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Transnational Foundation for Peace and Future Research


Since the mid-1980s Sweden has undergone fundamental changes in its foreign and security policies, yet has managed - to a large extent - to preserve what is beyond a doubt an outdated image of itself abroad.

This outdated image is that of a country that is "socialist", non-aligned, neutral; gives priority to the UN, international law, nuclear and conventional disarmament; ranks high as a donor of development aid and is open to receiving people in need from all over the world.

The Swedish Royal Guard walking home at sunset

Other features of this now outdated image include that of a land that shows strong solidarity with small countries that are harassed by bigger states, and - domestically - is socially innovative, "progressive" - even futuristic, as well as being a champion of equality to the point of bordering on classlessness.

Sweden used to be a country with quite an innovative foreign policy based on independent analyses resulting from commissioned research. It stood up against abuses of power and breaches of international law, even when this meant paying a political price, as was the case vis à vis the US during the Vietnam War.

Due to the changes that have occurred over more than two decades now, Sweden could more aptly be labelled as de-facto NATO-allied; according to many experts so closely so that it will, sooner rather than later, be more logical to be "married" than continue to be just "engaged." Having said that, even during the formal neutrality era, there was never any doubt that Sweden belonged in the Western camp, so to speak, and not among the Warsaw Pact nations.

Bull missile...

Sweden officially abandoned its neutrality stance almost ten years ago. While it does not ignore the UN or international law, it gave its political support to the US/NATO interventions in former Yugoslavia, Afghanistan and Iraq, and participated militarily (albeit not in a bombing role) in the war on Libya. And it gave full support to the US "war on terror". Strikingly, while it has been or is involved in places such as Kosovo and Afghanistan under US/NATO command, it no longer has a single soldier wearing the UN Blue Helmet.

The important UN goal of general and complete nuclear disarmament is no longer a high-profile issue for Sweden. In contrast to earlier times, Sweden has no disarmament ambassador. On the one hand, the Swedish government is active in making proposals in the nuclear arena; for example, it took a leading role in the New Agenda Coalition efforts vis à vis the Non-Proliferation Treaty. Foreign minister Carl Bildt signed the Global Zero's demands to achieve a world without nuclear weapons. Likewise, the Swedish government stood behind the Hans Blix-led Commission on Weapons of Terror.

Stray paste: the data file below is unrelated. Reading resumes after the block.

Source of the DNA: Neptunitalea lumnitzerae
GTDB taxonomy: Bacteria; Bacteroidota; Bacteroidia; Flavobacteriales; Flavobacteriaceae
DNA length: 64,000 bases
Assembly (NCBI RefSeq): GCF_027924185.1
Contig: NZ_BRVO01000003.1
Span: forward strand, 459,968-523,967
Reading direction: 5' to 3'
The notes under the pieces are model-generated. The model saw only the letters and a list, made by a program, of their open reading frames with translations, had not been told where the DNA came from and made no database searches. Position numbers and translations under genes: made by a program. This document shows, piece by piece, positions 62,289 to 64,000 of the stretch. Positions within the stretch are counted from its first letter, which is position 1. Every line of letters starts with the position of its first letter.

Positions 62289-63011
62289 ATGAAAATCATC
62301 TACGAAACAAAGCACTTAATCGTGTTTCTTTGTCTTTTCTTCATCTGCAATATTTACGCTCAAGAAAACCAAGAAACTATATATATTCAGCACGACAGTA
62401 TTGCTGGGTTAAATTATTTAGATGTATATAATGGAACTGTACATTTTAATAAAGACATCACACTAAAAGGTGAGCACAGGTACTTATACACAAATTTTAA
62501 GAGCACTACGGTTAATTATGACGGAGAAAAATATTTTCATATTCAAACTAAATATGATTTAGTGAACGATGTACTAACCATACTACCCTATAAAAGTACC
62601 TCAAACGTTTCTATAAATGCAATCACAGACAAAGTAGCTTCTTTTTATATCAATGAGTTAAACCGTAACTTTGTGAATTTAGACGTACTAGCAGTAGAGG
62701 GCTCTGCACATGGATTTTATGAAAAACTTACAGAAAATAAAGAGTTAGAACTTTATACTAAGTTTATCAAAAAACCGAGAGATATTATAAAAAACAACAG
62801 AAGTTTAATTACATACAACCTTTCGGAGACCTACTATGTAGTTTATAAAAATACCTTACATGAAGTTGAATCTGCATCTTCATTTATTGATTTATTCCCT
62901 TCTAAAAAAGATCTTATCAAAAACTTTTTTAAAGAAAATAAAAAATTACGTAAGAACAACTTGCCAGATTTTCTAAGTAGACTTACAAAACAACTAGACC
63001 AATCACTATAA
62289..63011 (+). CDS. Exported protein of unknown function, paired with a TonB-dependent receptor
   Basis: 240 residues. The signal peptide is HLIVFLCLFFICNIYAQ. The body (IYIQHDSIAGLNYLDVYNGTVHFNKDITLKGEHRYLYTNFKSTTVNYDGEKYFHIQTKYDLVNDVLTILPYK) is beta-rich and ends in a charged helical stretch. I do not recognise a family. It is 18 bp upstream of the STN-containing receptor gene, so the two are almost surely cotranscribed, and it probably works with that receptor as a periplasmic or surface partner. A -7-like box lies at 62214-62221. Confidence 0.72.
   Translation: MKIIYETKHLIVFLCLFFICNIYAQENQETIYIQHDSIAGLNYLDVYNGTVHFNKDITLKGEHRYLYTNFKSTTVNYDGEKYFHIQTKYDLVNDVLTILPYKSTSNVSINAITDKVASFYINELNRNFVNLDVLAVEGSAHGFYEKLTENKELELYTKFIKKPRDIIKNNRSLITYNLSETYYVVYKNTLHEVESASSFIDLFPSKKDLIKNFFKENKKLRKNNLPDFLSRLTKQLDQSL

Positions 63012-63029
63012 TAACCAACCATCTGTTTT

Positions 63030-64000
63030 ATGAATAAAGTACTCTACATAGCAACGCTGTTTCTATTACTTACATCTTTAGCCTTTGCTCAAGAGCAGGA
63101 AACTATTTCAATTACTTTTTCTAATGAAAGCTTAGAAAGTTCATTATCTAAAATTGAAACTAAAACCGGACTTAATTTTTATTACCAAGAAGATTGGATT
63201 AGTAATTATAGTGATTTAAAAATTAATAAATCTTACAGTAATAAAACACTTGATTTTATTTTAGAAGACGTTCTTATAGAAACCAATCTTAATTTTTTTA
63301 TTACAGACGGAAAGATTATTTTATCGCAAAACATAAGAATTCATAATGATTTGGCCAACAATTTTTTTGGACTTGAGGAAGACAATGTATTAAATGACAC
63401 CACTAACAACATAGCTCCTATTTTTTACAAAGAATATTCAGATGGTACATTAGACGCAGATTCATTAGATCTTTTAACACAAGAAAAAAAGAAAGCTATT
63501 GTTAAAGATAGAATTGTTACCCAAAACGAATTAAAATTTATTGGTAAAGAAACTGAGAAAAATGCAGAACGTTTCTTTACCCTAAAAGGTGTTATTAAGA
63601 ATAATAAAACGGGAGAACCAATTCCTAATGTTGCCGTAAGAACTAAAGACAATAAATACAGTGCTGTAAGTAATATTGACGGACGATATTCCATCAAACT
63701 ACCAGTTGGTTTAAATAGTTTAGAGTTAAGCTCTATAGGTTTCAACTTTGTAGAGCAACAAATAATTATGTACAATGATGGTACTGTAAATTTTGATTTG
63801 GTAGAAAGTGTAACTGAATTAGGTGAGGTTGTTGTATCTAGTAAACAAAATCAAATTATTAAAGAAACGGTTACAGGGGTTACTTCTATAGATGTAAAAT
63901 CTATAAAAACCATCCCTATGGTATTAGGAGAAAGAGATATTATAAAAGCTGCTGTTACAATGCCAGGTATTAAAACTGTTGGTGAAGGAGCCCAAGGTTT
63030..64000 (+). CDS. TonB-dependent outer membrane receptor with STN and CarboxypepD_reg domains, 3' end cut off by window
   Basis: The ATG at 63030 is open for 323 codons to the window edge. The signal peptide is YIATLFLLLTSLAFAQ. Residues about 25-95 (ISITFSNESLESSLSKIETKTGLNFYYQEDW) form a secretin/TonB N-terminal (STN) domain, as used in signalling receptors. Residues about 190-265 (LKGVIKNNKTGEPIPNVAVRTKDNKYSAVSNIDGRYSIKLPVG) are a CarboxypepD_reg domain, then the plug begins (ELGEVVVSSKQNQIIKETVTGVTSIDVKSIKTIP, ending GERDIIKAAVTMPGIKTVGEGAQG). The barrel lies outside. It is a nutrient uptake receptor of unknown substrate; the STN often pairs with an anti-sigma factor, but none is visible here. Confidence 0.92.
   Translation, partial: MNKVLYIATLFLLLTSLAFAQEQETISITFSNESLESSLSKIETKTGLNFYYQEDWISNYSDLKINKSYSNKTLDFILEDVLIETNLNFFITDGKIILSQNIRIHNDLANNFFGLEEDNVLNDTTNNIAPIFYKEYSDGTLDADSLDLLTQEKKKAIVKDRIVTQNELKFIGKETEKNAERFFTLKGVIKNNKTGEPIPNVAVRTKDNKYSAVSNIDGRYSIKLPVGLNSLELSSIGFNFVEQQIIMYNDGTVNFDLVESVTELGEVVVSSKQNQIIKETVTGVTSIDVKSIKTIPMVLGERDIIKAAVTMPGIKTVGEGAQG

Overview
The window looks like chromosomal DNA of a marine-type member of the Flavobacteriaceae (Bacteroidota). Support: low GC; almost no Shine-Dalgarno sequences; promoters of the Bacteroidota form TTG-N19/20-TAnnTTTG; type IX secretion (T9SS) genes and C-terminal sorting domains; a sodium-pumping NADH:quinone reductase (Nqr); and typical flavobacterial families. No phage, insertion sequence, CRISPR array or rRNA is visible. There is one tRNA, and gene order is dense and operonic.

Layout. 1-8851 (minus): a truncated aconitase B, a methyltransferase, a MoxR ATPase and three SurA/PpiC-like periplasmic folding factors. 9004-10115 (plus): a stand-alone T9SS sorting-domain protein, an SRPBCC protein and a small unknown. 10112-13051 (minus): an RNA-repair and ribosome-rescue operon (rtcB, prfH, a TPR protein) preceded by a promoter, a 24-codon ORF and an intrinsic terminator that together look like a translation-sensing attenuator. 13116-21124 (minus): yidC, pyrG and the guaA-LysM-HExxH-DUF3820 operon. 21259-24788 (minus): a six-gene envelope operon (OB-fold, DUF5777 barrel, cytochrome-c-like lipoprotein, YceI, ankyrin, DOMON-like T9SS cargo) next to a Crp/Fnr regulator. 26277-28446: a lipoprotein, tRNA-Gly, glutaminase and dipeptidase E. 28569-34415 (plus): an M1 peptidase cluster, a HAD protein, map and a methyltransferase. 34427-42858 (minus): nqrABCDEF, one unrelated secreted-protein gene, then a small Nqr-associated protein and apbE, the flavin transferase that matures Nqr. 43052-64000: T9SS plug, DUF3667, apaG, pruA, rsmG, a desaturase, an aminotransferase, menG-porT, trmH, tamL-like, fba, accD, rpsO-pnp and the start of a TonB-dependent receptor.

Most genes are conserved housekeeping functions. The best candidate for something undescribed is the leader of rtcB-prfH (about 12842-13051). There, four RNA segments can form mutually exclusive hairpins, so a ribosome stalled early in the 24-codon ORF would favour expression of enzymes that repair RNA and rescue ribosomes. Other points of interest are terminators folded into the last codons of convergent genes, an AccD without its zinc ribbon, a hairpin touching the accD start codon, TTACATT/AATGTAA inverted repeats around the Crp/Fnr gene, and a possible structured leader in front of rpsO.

On the other hand, when it comes to consistently actualizing and pushing its proposals to concrete implementation, it is obvious that the Swedish Foreign Ministry submits to the pro-nuclear policies of France and Great Britain.

Former Prime Minister, Olof Palme, in his international Commission back in the mid-1980s, coined the term 'common security', which served as a fundamentally important wedge in the old East-West European Cold War structure. With its systematic, incremental integration into NATO and EU structures, Sweden has abandoned that type of thinking; it would be hard to find any Swedish politician who could make pioneering initiatives of similar importance today.

One feature has not changed, however. Sweden remains one of the largest arms exporters in the world - measured per capita. There are probably no important violent conflicts in the world to which Swedish weapons and ammunition do not find their way. This is all the stranger given that Sweden has a law prohibiting weapons and ammunition exports to countries that are, or look likely to become, involved in armed conflict. To circumvent this legislation, all exports are by licenses granted as exceptions by a government board. Immediately after the US invasion of Iraq in 2003, parliament decided to continue the military co-operation and exports to the US. 

These changes over the years have been spearheaded by the social democrats and are in contravention of the Swedish political credo of the past, namely that the security and foreign policies of the country should be firmly anchored in public debate and understanding.
 With considerable skill, politicians have avoided a serious political debate about these developments. It is reasonable to talk about a furtive integration into US/NATO structures and policies (see the link in your right-hand column).

In conclusion, a small world actor for peace and justice has abandoned its role and principles. It has sought integration into larger structures and has left its creative, quite unique, role to history's archives.

Once a pride of Sweden

Based in Sweden, it is only natural for TFF to be engaged in these issues as it has since its inception in 1986.

You will not find a section about Sweden only. Please use the search engine on the right-hand side. Everything written about Sweden's policies after 2012 can be found on the TFF Associates & Themes Blog (menu above).